In all, 154 researchers from a variety of research disciplines completed the survey (S1 Table). Respondents had a median of 5 years [3.25 to 7.75; interquartile range] experience using EBS, and published a median of 3 [1 to 6] EBS papers (1180 total). Respondents had a median of 2 [1 to 3] unpublished EBS studies (380 total); reasons for not publishing results are presented in S2 Table.

Almost all respondents reported using anodal or cathodal transcranial direct current stimulation, whereas roughly a quarter of respondents had used transcranial alternating current stimulation, transcranial random noise stimulation or multi-channel transcranial direct current stimulation, and 5% had used pulsed transcranial direct current stimulation (Table 1). For anodal and cathodal EBS, 45–50% of respondents reported being able to routinely reproduce previously published effects (Table 1), although the size of the effect was smaller 26–27% of the time (S3 Table).

Table 1. Respondents’ experience with EBS protocols and ability to reproduce published findings.

When asked how they determined the sample sizes of their EBS studies, 69% of respondents had used the sample size of published papers (Table 2), while 61% of respondents had previously used power calculations and 32% had based their decision on pilot data. As for the estimated number of studies for which these strategies were used, the percentages were much lower: 25% used the sample size of published papers, 26% used power calculations and only 8% used pilot data. In stark contrast to these responses, an audit of 100 randomly selected EBS papers found only 6 studies that reported power calculations and only 1 study that used pilot data to determine its sample size. All other papers failed to report how their sample size was determined.

When asked about questionable research practices, survey respondents were aware of other researchers who adjusted statistical analysis to optimise results (43%) and selectively reported study outcomes (41%) and experimental conditions (36%) (Table 3). About 20% of respondents knew researchers who engaged in other shady practices (Table 3). Fewer respondents admitted to engaging in these practices themselves (Table 3), although 25% admitted to adjusting statistical analysis to optimize results.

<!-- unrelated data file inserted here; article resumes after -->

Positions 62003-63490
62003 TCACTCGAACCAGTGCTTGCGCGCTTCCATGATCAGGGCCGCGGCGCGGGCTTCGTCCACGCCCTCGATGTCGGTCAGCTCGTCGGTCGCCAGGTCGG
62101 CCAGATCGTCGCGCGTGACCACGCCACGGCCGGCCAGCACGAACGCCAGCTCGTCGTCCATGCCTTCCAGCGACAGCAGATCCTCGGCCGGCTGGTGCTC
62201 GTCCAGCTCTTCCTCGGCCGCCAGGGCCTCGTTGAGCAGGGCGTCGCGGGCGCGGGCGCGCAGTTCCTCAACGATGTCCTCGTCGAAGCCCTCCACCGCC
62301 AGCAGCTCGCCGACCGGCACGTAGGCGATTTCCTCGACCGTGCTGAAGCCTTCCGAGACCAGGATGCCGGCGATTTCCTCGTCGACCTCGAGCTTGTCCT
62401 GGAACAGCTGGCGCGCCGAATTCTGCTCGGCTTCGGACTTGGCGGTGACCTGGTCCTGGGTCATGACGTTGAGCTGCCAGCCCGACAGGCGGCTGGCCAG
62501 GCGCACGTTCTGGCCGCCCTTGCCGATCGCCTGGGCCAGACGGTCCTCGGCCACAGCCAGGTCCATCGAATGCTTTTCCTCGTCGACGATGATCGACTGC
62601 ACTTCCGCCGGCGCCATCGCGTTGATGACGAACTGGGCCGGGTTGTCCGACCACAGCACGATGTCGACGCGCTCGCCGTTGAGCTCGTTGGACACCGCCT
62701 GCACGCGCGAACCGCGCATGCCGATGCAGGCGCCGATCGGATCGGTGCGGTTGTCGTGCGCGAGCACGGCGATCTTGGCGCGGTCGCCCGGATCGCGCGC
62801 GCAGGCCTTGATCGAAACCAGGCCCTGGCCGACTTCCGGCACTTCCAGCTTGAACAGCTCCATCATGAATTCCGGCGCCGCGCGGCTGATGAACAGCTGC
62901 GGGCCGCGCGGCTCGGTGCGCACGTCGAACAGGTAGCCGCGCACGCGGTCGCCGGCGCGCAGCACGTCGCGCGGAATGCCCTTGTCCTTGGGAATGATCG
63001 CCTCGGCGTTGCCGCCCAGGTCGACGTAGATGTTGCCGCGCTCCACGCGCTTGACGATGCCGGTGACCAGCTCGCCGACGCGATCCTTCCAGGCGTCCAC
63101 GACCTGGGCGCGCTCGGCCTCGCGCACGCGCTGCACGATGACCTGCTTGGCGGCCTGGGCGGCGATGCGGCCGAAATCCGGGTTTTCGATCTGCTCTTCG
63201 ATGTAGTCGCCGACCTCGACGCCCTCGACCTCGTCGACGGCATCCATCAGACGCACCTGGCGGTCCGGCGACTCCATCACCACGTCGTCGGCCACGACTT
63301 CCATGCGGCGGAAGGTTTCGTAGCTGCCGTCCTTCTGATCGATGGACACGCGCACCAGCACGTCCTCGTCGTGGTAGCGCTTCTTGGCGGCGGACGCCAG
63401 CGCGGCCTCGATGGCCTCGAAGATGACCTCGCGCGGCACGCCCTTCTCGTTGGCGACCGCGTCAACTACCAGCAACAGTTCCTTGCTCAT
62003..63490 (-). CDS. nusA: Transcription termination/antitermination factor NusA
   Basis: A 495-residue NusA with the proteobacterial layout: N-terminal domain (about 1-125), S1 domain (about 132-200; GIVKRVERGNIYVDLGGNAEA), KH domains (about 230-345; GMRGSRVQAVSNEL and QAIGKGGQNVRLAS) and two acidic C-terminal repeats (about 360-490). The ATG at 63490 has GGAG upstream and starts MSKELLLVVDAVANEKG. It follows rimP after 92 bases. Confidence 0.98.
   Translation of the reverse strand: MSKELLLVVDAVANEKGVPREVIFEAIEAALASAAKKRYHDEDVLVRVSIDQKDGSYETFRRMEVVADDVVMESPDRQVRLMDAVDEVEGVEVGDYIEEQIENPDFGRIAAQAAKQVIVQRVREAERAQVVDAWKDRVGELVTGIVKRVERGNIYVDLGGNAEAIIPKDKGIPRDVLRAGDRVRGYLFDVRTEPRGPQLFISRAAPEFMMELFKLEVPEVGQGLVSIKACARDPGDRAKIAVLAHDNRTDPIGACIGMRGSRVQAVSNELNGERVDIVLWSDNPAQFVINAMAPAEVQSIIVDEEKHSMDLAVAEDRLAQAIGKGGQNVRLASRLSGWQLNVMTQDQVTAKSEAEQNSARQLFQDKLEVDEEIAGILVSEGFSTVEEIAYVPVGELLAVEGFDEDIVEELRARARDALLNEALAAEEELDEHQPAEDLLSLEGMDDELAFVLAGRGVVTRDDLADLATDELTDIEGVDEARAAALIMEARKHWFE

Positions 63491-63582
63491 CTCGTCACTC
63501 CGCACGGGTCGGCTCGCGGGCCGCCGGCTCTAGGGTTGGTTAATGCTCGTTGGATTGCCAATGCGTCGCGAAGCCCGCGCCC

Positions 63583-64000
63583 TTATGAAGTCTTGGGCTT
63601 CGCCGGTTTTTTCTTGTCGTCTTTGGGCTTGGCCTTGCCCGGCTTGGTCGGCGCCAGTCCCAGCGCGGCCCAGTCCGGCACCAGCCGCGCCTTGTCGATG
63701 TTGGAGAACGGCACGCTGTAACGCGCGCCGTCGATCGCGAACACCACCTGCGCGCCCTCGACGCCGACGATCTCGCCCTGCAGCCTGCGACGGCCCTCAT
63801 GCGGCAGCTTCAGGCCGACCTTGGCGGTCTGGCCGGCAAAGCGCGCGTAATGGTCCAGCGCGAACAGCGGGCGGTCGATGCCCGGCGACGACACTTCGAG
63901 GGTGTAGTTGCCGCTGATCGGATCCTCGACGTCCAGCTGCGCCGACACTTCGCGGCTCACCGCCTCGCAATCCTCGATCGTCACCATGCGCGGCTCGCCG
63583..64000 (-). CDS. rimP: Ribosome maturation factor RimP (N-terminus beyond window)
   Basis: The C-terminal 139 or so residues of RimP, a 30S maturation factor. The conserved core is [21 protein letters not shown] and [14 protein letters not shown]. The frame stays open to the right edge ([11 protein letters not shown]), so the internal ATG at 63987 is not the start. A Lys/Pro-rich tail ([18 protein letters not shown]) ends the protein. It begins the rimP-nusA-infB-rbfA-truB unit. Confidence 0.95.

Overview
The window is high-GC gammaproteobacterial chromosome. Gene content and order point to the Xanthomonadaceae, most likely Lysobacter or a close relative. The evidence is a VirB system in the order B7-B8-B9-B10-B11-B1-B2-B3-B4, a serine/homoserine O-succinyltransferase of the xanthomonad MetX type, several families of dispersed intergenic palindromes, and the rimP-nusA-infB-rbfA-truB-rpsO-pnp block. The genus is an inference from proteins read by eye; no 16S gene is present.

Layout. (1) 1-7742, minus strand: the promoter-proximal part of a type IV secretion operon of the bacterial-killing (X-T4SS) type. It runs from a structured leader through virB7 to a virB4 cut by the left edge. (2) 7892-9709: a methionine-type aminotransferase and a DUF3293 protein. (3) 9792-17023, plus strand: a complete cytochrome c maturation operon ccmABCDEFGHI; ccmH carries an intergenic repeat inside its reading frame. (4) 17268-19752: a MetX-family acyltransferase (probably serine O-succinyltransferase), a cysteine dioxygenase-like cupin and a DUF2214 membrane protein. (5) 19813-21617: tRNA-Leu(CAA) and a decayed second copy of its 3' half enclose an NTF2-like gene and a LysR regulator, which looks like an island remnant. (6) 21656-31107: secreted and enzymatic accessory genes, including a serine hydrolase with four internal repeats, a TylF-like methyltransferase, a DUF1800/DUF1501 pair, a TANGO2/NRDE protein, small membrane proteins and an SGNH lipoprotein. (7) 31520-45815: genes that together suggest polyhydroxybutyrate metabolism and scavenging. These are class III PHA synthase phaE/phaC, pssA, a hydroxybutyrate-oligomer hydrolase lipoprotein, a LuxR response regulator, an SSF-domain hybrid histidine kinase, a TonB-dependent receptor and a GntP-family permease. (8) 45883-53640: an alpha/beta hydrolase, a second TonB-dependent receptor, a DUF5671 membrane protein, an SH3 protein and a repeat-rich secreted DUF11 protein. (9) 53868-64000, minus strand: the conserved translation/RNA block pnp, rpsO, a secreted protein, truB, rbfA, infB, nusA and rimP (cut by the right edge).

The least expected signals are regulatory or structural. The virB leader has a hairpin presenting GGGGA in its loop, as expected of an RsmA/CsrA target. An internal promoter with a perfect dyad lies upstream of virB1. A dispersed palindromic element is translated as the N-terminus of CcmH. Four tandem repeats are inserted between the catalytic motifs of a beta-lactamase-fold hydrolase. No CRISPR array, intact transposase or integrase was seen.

Almost all respondents (92%) indicated that these questionable practices should be disclosed in research papers. In contrast, the audit of 100 published papers revealed only two admissions of questionable practices. Both related to the exclusion of data or subjects without the support of statistical analyses. Furthermore, 90% of audited papers reported positive primary findings, i.e. publication bias, and 30% interpreted p-values between 0.05 and 0.1 as statistical trends or statistically significant, i.e. spin [13]. In addition, few studies plotted individual subject data points in their figures so that within and between subject behaviour could be observed directly (9%) and the majority of papers (68%) erroneously used the standard error of the mean to plot data variability [14], while others failed to define the type of variability measure which was used in plots (17%).

Several researchers voiced their concerns about EBS research (S4 File):

“This field is in urgent need of both guidelines for research and clinical use, and regulations by law.”


“I think there is a huge publication bias in this field and, in my opinion, the positive results of tDCS are highly overestimated. It would have been nice to have some questions on that topic.”


“There does seem to be a suspiciously large number of positive tDCS trials published, and in almost any discipline it has been used in.”


“Although the consensus within publications in that electrical stimulation works well and is reliable, my experience of talking to other researchers at conferences and within my department suggests that there is a huge amount of unpublished, unsuccessful attempts at using the stimulation. Many of which have no clear methodological issues.”